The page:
But at what point does this become reflected upon me, as the hunter or the hunted? My journey as a hunter and researcher but also as an individual being hunted by the Peregrine, as the object of investigation. And what has been hunted down... is my former self?
All these threads that begin to connect but also like a line that is lost and found?
I was very interested in Dr Bailey's opinions as I'm trying to get as many people's views as possible. How each individual encounters my project and the outputs both as a narrative and as a visual form are extremely pertinent. Everybody has their own particular view and response, and I'm keen to capture these in their own right.

To try and get away from the human-centric, the anthropocentric and anthropomorphic feeling of representing other animals perceptions and phenomenology.

I also informed Dr Bailey of my acquisition of Prof Tim Ingold's book "Lines: a brief history" (2007), who was clearly excited and pleased to look at the contents. The initial discussion that Prof Ingold makes about musical notation may not be directly linked to my project, but the future chapters about traces and links and connections are very much of use.

Another book that I've also acquired is the Whitechapel publication "Documents of Contemporary Art: Animals" (2016) edited by Filipa Ramos. There are a variety of essays within the tower particularly relevant such as John Berger's essay "Why Look at Animals?" (1977), and more recent articles such as "Becoming Something Else" (2014) by Marcus Coates. Many other lectures and essays are recorded in this book including work by Walter Benjamin, Giles Deleuze, Jacques Derrida, Simon Critchley, Brian Massumi and Donna Haraway all of which are of great use. This was recommended to me by Richard Mulhearn and is an excellent find which I am very grateful for.

Whilst I believe that some of Marcus Coates's approaches are somewhat wacky and unusual, what they actually do provide is an alternative view of ideas generally. It provides another dimension "to becoming something else", and I am finding this of interest in itself.

Dr Bailey felt that all of these sources will certainly help in building the context, and in my ambitions to not only improve my theoretical outputs. I realise that I need to incorporate all of the suggestions that Dr Bailey, Dr Macdonald and Richard Mulhearn are making. Equally, in reflection, all their feedback has been positive, and I should not be fixated on the 'the numbers' or marks from previous module assessments (as Dr Bailey pointed out).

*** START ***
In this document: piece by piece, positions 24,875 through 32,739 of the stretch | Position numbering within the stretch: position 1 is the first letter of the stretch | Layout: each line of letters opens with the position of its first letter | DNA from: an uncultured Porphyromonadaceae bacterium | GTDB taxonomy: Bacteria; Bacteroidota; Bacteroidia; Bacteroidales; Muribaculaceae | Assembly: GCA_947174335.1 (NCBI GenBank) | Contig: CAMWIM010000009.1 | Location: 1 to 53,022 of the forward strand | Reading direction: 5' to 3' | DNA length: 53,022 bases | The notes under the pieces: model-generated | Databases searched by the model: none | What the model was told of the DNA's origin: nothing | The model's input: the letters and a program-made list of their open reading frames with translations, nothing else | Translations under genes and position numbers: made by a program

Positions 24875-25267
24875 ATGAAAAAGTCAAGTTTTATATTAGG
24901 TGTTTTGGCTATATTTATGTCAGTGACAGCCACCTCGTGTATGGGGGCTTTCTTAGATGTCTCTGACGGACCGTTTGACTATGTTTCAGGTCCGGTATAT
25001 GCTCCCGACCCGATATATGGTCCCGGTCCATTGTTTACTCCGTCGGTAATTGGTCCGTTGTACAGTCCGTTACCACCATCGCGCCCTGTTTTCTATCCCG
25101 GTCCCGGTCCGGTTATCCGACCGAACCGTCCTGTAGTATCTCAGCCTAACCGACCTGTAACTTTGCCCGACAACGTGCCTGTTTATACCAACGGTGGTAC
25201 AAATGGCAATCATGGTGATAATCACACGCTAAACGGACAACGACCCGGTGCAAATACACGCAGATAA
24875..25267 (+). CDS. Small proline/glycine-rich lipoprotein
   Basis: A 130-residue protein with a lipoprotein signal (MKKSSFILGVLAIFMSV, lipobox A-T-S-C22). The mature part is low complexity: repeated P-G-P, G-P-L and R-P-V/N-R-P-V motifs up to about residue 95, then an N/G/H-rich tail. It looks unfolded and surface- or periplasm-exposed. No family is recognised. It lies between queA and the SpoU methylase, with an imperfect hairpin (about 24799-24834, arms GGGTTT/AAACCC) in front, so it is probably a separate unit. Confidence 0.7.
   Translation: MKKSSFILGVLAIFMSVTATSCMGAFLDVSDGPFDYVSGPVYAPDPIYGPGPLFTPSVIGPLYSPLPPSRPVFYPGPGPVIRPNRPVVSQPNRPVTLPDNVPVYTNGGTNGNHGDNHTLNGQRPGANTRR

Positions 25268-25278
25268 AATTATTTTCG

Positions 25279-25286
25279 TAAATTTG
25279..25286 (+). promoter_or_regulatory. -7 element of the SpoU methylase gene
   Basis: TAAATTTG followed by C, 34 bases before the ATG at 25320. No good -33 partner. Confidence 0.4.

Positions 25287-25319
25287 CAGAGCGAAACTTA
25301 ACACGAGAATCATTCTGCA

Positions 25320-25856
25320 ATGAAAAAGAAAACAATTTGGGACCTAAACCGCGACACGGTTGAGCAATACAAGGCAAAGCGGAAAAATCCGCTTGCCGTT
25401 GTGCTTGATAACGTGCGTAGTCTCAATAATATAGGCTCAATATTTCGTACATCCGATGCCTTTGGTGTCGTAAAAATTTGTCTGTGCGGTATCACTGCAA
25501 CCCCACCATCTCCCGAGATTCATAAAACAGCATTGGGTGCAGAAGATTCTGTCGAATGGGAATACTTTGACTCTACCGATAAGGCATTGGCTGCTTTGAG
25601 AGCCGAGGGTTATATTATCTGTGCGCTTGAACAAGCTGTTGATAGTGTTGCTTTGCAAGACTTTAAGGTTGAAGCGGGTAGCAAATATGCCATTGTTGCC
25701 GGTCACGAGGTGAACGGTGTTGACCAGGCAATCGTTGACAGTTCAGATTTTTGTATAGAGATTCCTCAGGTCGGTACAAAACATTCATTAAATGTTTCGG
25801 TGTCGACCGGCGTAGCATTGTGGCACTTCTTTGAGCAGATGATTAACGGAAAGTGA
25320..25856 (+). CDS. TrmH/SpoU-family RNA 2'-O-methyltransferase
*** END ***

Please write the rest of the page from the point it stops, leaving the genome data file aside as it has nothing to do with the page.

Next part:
But instead, what is crucial is (whilst I am very systematic and thorough), what I need to try to do, at this stage of the project, (because it is so big), is to revisit the project question. The statement.  I have gone some way to doing this already, but this still needs to be tightened up.

At the moment the 'problem statement' is too much and convoluted, and in some senses 'tricky'.

So thinking and reflecting on Dr Bailey's suggestions to take this forward, I need to go back to the original problem statement and rework it so that speculative realism becomes the "thread" and is a subtle undertone, not domination.  The danger of so much emphasis on Speculative Realism is this becomes a mode of thinking that actually stops other things from being seen, or experienced, or reviewed.

JA Baker and the Peregrine(1967) is at the core of this project, but my "modes of seeing" must be carried through the discourse of my essay, and equally tied with the discussions of the research literature that I have been exploring.

One way in which I can tighten this up is by developing a framework of artistic research that works correctly for me. Creative research needs to be carefully managed by revisiting "history, theory and practice". These are the three "prongs" of the triangle or circles of a Venn diagram.

I need to create an open-ended approach as a speculative enquiry, that is non-linear, but the anchor should be 'artistic research' through different ways of seeing...
Such as:
the Peregrines way,
as me as a researcher,
as an explorer,
and me as a subject confronted with myself in my own journey.

So what story is it that I want to tell? ...And how?

There is something about the writing of Siebold, and similar writers who take you on a story, on a journey, and I need to think about what is it that I want to do.